Sunday, August 31, 2008

First Day of School with a Soaring Start

So, Lea had her first day of school yesterday, a day which was mostly celebration, while the first day with real schoolwork is tomorrow.
We arrived for the celebration at 3pm, but now the order of events...

  • 11:00 Leas's class was received in the school auditorium for a two-hour spectacle (the other 1st grade class had already come and gone). For 25 kids, the auditorium was full, estimates of some 300 people (as many relatives as could), the third-graders put on a show and the teacher did give them their books and lesson plan.
  • 12:00 Our niece had lunch with parents and grandparents. Balloons were blown up and the present table prepared (full later!).
  • 3:00 We and others arrived for coffee and cake followed by general playtime and chatter.
  • 5:00 Lea released the helium-filled balloons to carry her wishes for a colorfully successful school career up to the sky.
  • 6:30 Dinner arrived, prepared and set up by caterers, and endless delicious buffet!
  • Art gallery of chalk drawings on the driveway pavement (unfortunately NO photos until we get Steffis!) with the kids and the uncles endeavours.
  • 8:30 Fire balloons sent up into the night sky to dazzle kids and adults alike.
  • 9:00 We left for home, and there were still people at the party when we phoned our thanks after arriving home.
That's how you start a kid off in school here in Germany, below selected photos in a slideshow.

[At least we spent about 15 minutes with Lea looking at the books etc. in her school bag, admiring her lesson plan, what she gets to do now, etc., something no one else had had time to do given all the festivities going on. The interlude was quickly over as the next guests arrived, but Steffi was glad we had told Lea we find the part interesting that she herself has yet to show any enthusiasm for.]

Saturday, August 30, 2008

School Begins Dramatically in Germany

Well, our niece Lea has her first school day today. Don't be surprised that first-graders start on a Saturday in Germany, because this first day of school isn't like anything Americans could dream of. It's a party. The kids go to the school with their parents, grandparents, great-grandparents, uncles, aunts, dogs, cats, everybody in the entire family, dressed up to beat every band known to mankind and carry what look like dunce-caps but held the other way round and filled up with goodies (to bribe them, I suppose) and get to watch a performance about "our school" by older kids there.
It's a song-and-dance show.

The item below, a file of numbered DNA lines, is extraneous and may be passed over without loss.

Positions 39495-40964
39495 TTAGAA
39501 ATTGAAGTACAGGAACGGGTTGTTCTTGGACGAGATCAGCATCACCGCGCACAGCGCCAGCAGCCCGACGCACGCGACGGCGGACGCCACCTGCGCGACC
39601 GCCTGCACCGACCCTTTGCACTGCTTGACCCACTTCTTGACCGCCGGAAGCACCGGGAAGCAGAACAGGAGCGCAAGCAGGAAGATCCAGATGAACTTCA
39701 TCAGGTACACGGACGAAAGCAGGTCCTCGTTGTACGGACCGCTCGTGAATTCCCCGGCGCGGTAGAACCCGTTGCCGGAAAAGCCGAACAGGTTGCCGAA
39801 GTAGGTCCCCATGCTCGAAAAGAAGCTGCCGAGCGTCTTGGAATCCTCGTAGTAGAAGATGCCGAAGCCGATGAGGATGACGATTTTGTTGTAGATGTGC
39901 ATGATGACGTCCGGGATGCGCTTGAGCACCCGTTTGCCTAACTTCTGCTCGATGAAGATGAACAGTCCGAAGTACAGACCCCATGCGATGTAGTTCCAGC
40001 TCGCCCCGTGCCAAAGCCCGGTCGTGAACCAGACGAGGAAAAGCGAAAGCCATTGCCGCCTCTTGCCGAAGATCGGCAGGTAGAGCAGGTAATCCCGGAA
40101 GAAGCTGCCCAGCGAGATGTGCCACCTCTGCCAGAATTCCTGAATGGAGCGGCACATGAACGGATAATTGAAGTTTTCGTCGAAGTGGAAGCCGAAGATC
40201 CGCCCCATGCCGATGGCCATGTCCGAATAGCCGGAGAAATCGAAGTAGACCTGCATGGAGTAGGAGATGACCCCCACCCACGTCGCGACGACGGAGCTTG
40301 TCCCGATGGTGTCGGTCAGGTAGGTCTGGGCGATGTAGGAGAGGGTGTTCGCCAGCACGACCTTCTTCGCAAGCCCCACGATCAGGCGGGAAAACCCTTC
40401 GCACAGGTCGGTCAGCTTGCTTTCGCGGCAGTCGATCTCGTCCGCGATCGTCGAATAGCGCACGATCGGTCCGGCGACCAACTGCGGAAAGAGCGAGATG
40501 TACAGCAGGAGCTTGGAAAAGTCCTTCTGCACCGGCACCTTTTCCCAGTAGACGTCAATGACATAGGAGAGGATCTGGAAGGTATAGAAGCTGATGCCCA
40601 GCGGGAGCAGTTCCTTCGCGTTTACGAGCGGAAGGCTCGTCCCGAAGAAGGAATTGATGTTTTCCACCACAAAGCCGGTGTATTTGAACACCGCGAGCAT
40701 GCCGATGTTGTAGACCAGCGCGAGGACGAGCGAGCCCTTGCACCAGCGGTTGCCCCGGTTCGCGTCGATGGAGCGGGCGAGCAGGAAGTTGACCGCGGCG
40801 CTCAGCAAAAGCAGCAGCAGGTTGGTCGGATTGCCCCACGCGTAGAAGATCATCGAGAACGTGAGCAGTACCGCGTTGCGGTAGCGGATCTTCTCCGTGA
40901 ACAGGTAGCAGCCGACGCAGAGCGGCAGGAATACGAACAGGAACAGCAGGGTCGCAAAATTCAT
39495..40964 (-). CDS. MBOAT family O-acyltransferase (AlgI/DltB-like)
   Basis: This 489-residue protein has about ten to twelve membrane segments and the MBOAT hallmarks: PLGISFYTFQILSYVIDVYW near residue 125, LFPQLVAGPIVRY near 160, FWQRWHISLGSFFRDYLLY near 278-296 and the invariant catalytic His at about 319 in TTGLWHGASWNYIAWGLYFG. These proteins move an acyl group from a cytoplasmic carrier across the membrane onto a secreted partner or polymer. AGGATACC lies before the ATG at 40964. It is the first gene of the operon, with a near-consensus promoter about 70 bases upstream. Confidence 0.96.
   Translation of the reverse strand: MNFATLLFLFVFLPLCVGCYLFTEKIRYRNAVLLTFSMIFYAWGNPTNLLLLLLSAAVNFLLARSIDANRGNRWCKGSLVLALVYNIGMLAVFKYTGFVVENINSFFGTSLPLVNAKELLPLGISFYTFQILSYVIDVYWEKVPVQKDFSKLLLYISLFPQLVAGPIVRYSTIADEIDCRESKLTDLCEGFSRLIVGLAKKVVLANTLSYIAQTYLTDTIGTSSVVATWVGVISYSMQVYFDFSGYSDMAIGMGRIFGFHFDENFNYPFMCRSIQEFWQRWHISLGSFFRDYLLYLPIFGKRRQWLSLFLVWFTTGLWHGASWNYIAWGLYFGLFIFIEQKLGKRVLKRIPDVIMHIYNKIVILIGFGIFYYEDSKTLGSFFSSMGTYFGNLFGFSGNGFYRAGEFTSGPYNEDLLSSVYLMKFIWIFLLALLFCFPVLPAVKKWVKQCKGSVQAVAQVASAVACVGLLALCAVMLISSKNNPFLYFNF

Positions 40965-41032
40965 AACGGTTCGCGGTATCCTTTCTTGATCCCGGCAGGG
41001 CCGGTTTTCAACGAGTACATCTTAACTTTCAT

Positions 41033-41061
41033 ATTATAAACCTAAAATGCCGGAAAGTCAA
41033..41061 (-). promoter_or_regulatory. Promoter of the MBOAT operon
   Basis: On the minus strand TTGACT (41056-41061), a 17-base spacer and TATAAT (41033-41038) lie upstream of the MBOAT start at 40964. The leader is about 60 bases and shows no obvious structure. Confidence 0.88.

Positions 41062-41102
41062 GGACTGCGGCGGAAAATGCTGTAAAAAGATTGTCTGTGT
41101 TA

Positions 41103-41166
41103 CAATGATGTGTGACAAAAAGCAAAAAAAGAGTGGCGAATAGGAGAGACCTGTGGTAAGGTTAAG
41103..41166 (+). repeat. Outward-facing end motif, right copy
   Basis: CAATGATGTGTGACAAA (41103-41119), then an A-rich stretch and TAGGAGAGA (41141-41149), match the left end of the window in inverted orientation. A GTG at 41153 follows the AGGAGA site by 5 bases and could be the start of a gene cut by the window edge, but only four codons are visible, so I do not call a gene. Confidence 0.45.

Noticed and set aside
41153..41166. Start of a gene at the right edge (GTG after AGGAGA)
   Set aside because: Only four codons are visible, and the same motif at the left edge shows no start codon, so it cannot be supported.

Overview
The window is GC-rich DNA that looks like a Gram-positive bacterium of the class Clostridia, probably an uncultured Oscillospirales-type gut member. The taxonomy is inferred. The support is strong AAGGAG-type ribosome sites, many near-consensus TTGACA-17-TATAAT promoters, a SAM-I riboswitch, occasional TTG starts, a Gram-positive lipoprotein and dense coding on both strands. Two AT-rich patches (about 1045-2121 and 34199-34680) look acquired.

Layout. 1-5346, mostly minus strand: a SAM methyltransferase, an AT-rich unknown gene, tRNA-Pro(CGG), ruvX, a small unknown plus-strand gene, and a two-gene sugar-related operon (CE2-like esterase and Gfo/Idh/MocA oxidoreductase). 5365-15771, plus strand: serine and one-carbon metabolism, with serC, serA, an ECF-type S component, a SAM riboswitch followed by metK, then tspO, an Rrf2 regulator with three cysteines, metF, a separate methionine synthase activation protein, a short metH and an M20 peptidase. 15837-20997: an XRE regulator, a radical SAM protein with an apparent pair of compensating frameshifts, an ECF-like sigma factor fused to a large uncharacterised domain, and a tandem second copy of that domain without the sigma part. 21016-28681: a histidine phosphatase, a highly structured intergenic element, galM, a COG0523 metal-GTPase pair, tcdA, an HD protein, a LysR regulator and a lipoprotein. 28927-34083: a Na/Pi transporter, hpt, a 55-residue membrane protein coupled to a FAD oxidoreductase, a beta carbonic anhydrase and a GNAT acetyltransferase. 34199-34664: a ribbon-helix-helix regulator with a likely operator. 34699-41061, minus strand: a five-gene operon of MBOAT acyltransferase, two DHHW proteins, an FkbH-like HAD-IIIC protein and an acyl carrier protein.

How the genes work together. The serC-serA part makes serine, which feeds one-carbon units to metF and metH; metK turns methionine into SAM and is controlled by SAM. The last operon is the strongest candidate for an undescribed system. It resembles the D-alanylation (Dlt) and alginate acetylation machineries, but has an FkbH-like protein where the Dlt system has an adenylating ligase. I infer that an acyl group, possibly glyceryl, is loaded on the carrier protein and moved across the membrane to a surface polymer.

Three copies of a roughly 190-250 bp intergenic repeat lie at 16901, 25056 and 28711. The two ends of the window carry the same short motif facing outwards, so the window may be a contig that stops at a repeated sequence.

Afterwards, everyone goes to the home of their individual school-starter for a big party with the family, including all those (like us) who didn't go along to the school. Then the kid gets presents from everyone and there's cake and ice cream, and in Lea's case a grill party afterwards for supper! And the Berlin mom is concerned that Lea can cope and her little brother deal with daycare alone as of Monday!
Not like the way the Countess (whose birthday is today; she would have become 82) just dropped me off at Fannie Gorham Elementary School for Miss Lewis, the teacher, to take charge of for the school day.
Speaking of which, ladies and such, now that McCanny has decide to opt for the inexperienced Alaskan multimother and most unknown vice presidential pick in modern political history to lose the election with, to the great disappointment of cunninglylingual rice banging on the floor of the playpen, he seems to be following the merkel-angie German path: She appointed the "fabulous" Ursula von der Leyne (note the noblility in those prepositions, as from a "fable") as Minister of Family Affairs, who for the beginning of the German school year came out with the fabulous quote that children need a Leitplanke, which translates as a guardrail, and is indeed what is alongside highways to keep the cars from crashing off into the trees. The two women share a silver spoon and a disregard for the plight of those worse off, even if Urusla finally modernized her original Heidi-style braided hair-do. To summarize her "guardrail" notion , she seems to think the kids are like cars, I suppose the teachers are the drivers, but where the steering wheel is may be something we find out today at Lea's festival.